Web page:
Macquarie 50th Anniversary Award
The Macquarie 50th Anniversary Award funding will help Last Mile Health upskill 27,000 community and frontline health workers, strengthen existing operations in Liberia and expand to Malawi and Ethiopia, providing lifesaving community-based healthcare for up to 100 million+ people and directly reaching 9 million people.
People without access to healthcare in remote communities
Community and frontline health workers expected to be upskilled
People in Liberia, Ethiopia and Malawi will have access to community-based primary healthcare
“Last Mile Health’s commitment has consistently been to make sure that healthcare is within reach of everyone, everywhere. We do that because we know that nearly half of the world’s population lacks access to essential health services.”
Chief Executive Officer, Last Mile Health
This video was filmed in September 2021.
Illness is universal; healthcare is not. The World Health Organisation estimates that half of the world’s population lacks access to essential health services. This has a devastating impact on health outcomes, with millions of people dying every year from preventable causes. Ensuring access to quality, community-based primary health services for people living in the world’s remote communities poses many challenges, including the growing shortage of skilled healthcare providers and low investments in national health systems.
Last Mile Health is tackling this issue by expanding access to primary healthcare for remote communities in sub-Saharan Africa. Its approach is to partner with governments to train national networks of community and frontline health workers. Serrena, who lives in a community of 800 people in Liberia, is one of those health workers. After completing her training, gaining access to high-quality and low-cost diagnostic tools such as malaria testing kits that only cost as much as one dollar, and receiving regular supervision, she’s able to provide home-based primary health care to her community.
In Liberia, health workers like Serrena have now completed nearly 2 million patient visits and treated more than 300,000 children for malaria, diarrhoea, and pneumonia.
There is an incredible opportunity to scale this work globally. A 2017 study published in the Journal of Global Health showed that if we were able to train and equip teams of community and frontline health workers to expand rural coverage of at least 30 primary health services, we could save at least 30 million additional lives by 2030.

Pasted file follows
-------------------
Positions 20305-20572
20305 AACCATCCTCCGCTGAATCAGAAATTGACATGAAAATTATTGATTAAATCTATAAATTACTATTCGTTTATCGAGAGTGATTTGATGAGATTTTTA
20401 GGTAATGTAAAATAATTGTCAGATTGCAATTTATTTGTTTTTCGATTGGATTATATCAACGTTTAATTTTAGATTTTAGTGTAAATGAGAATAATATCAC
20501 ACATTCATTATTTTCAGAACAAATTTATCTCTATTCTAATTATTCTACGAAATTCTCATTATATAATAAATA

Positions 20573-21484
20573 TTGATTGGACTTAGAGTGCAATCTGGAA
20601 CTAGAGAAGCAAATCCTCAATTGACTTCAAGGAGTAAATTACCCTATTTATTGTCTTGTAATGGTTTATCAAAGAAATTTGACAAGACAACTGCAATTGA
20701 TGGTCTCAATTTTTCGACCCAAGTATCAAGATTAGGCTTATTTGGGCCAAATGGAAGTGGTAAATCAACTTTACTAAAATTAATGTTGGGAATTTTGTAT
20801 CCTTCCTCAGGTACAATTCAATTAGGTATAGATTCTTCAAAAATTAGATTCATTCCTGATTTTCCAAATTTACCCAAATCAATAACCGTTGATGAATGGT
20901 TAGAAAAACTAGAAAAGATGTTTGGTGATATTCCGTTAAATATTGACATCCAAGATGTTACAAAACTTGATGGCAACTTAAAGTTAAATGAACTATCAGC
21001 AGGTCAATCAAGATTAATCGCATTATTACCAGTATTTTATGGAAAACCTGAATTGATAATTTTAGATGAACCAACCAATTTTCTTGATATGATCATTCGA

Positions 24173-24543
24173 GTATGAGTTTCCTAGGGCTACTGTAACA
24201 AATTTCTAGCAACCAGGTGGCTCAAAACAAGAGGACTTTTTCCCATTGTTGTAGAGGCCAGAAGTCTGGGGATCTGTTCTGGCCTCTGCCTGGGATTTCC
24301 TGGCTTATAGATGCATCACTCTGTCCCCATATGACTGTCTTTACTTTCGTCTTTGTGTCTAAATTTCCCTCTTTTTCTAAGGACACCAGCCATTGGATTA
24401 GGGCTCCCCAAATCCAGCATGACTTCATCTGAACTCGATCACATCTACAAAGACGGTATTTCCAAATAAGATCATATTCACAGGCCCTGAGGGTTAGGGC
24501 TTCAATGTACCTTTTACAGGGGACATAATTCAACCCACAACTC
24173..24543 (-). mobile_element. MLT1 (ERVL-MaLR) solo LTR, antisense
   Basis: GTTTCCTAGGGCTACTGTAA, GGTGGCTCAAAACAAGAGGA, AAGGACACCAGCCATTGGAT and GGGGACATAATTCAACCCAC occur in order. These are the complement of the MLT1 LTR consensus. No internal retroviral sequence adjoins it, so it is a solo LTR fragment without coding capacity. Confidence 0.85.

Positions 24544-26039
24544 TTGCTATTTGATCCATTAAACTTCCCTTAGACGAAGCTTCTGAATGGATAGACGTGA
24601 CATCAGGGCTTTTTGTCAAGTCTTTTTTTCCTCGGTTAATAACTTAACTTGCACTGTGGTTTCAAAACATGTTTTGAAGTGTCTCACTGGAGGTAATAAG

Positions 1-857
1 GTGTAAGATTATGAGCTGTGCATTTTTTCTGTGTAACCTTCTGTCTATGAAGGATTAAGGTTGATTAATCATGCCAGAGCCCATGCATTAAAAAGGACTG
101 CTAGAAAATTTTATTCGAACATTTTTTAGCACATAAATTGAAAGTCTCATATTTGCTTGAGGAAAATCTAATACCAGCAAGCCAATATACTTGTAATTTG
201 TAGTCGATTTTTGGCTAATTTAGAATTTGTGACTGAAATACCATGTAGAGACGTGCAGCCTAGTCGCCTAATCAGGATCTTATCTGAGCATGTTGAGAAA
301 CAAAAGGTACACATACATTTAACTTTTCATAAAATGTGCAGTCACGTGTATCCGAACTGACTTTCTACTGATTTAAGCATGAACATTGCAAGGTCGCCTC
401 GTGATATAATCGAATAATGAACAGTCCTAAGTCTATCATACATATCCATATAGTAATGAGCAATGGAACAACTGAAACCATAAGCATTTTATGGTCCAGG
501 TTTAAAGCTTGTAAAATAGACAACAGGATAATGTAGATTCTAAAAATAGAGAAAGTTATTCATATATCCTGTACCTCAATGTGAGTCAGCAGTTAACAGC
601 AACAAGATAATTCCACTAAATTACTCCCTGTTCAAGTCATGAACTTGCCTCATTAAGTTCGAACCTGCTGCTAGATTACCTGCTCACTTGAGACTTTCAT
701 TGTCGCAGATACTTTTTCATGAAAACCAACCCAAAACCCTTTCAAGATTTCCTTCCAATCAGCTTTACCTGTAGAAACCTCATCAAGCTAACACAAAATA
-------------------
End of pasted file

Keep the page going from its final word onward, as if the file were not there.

In FY2021, Last Mile Health, working on its national health assistance program in Liberia, was able to deploy over 3,800 frontline health workers and served more than 770,000 people since 2019 whilst also assisting with the local COVID-19 response in Malawi and Ethiopia.
In FY2022, Last Mile Health, in partnership with governments in four countries in Africa, continued to strengthen high-quality, data-driven community health systems, including the programs and policies that guide teams of health workers and health leaders to deliver high-quality care in remote communities. A total of 4.5 million people were served by community health workers that were supervised, skilled, supplied, or salaried in partnership between a Ministry of Health and Last Mile Health.
The past two years have been deeply challenging. Health systems have struggled under the weight of the pandemic. The health workforce shortage, already estimated at nearly 18 million people, has grown. Further, where you live has continued to determine your access to care, leaving half of the world’s population behind. The moment of global crisis presents an opportunity to reimagine a world where everyone is able to access the dignified healthcare they deserve, regardless of where they live. Health for all can be the legacy of COVID-19, if we invest in community and frontline health workers.
Illness is universal, healthcare is not. Last Mile Health’s vision is to create a world where a health worker is within reach of everyone, everywhere.